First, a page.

“We need calcium for bone and muscle growth, but it doesn’t get absorbed as well without vitamin D, these are the bone-building years for boys and girls, and if you don’t build enough bone, you will be prone to brittle bones later in life.” — Stephanie Schiff, RDN, a nutritionist at Northwell Health’s Huntington Hospital in Huntington, New York.

Twenties

A guy taking a vitamin

You may need vitamin B12 in your 20s and depending on your diet, you may need other vitamins and minerals.

You’ll surely want to continue with calcium and vitamin D intake. (See the best vitamin D supplements).

For example, vegans typically need extra B vitamins, as they’re mainly found in animal products, so you can opt for one of the best vegan-friendly multivitamins.

Also read: The best overall multivitamins for athletes

Thirties

The 20s and 30s are usually the "child-bearing years" for ladies, so if you're planning on getting pregnant, you should start taking a prenatal vitamin with folic acid and B vitamins which can be found in one of the premium multivitamins for females.

Moreover, women with heavy periods may need extra iron too.

Cardiologists are crazy about the anti-inflammatory omega-3 fatty acids, which help lower the risk for heart disease and enhance brain health.

The American Heart Association (AHA) recommends eating fatty fish (mackerel or salmon) at least two times a week for good heart health. This advice is excellent for both men and women, men and women.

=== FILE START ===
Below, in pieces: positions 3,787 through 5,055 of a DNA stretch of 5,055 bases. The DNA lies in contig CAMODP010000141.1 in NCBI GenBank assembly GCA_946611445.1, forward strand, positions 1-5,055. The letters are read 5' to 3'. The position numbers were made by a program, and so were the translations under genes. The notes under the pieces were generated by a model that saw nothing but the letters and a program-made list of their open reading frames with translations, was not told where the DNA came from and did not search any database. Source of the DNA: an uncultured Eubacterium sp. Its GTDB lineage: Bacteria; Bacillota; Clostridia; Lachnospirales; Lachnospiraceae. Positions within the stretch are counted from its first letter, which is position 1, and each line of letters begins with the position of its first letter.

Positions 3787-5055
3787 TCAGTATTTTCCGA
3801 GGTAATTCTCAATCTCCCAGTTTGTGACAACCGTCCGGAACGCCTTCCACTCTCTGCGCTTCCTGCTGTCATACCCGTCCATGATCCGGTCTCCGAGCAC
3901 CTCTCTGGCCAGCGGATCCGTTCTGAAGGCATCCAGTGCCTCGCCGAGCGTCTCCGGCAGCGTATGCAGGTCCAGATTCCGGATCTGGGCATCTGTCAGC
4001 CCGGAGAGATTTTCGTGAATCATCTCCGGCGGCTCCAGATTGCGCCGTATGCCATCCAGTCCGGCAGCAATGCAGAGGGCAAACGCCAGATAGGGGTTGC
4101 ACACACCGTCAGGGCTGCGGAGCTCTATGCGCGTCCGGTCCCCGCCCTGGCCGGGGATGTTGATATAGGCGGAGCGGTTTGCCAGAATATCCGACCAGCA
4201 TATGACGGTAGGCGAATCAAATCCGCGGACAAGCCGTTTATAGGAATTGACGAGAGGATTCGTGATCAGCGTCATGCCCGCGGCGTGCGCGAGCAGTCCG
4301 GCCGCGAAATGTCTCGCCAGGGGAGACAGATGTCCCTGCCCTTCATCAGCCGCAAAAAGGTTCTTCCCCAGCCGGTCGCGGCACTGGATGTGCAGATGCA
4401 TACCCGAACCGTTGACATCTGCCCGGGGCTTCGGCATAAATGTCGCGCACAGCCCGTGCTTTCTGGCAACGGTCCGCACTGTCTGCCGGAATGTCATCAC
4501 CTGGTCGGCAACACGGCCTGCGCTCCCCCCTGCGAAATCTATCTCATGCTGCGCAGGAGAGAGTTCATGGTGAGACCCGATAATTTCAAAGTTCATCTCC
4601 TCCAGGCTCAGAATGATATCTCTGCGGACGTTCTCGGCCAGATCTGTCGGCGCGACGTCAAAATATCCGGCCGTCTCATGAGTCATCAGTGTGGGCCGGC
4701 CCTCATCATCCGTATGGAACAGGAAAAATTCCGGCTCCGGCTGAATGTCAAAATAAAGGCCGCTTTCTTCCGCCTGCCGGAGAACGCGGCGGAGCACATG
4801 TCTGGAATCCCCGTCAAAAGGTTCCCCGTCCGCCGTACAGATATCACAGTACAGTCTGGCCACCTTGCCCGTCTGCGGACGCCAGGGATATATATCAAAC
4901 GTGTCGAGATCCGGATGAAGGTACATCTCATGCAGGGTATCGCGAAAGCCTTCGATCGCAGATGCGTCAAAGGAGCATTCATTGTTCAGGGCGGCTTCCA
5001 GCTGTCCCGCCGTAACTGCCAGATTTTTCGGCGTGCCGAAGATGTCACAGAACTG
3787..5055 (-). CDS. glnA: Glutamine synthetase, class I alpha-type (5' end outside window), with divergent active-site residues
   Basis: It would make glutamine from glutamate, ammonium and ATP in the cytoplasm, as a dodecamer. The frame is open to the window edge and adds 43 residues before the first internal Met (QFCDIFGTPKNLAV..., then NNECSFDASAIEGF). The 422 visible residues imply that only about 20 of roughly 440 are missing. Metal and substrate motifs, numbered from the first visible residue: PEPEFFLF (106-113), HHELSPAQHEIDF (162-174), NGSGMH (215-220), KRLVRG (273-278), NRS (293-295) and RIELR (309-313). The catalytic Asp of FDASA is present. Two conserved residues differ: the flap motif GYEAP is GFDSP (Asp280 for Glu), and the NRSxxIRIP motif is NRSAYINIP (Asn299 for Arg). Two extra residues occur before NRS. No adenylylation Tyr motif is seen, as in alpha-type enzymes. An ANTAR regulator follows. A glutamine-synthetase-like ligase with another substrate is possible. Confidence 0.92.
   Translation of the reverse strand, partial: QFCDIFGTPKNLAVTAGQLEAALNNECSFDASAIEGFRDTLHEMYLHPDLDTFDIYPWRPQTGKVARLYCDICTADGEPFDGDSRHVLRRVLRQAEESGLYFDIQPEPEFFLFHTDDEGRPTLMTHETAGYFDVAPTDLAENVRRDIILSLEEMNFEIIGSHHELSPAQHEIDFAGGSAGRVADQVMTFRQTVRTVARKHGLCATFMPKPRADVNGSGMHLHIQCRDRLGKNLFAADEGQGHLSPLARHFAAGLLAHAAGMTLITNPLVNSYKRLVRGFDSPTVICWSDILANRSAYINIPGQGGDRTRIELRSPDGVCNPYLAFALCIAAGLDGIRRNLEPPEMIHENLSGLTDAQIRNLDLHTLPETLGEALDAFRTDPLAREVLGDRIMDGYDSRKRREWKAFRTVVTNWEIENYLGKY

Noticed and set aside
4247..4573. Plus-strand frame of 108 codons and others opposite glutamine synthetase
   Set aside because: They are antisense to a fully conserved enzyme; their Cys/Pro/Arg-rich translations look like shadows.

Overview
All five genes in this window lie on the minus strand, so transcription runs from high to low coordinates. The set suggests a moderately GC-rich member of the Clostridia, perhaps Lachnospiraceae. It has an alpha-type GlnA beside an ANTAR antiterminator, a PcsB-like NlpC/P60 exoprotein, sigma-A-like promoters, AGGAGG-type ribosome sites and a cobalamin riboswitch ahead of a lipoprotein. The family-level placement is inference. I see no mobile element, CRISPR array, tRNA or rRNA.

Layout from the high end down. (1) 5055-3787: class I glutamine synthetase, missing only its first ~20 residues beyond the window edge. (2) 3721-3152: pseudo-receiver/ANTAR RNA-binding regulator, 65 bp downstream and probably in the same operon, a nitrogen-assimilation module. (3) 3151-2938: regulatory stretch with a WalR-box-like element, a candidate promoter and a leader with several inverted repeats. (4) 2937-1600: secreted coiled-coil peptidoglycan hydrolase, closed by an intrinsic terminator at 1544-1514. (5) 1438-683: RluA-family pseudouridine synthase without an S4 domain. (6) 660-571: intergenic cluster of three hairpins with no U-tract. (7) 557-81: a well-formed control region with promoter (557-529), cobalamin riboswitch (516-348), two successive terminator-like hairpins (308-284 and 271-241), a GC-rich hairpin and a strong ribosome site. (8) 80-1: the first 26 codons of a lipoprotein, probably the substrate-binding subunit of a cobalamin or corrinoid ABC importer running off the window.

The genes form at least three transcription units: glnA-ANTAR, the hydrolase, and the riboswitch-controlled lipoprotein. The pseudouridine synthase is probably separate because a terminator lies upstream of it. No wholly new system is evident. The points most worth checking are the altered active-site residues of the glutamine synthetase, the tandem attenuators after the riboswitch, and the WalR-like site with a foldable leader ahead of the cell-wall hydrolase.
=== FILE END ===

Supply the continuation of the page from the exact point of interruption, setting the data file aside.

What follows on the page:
Finally, you shouldn't forget calcium and Vit D.

We recommend you check out the best overall multivitamins for men.

Forties

Old people smiling

Vit D becomes even more important in your forties.

Low levels of this vitamin are linked to many diseases — from cancer and diabetes to autoimmune conditions and obesity.

Hence, we recommend you check out the best multivitamins for diabetics.

Since the risk for these diseases increases with advancing age, taking vitamins is essential for preventing them.

Also read: Best multivitamins for fitness and bodybuilding

Fifties and Sixties

Fortify your 50s and 60s with some calcium. As young children, we absorb calcium to build bones. However, we still need the mineral in our fifties to preserve the bones we already have.

The fifties and sixties are also the ages when we're at risk of osteoporosis (especially women), so we need extra calcium for good bone and joint health.

Seventies and Eighties

As we get older, it's harder for our bodies to produce vitamin B12, so we need to take additional B12, besides calcium and Vit D.

You may also like: The best K2 and D3 supplements

Should You Start Taking Multivitamins?

Your nutritional needs depend on your age, thus, you may have to start taking vitamins as early as you can.

Even if you exercise regularly, eat whole foods, plant foods, and a generally varied diet and get the needed supplement in natural form, you still may need to supplement specific vitamins.

The vitamins and minerals you may need depend on your age and overall health, so be sure to talk to someone with medical education before taking supplements.


References:

  1. https://www.ncbi.nlm.nih.gov/pmc/articles/PMC4863273/

About the author

You may also like

Write a Reply or Comment

Your email address will not be published. Required fields are marked *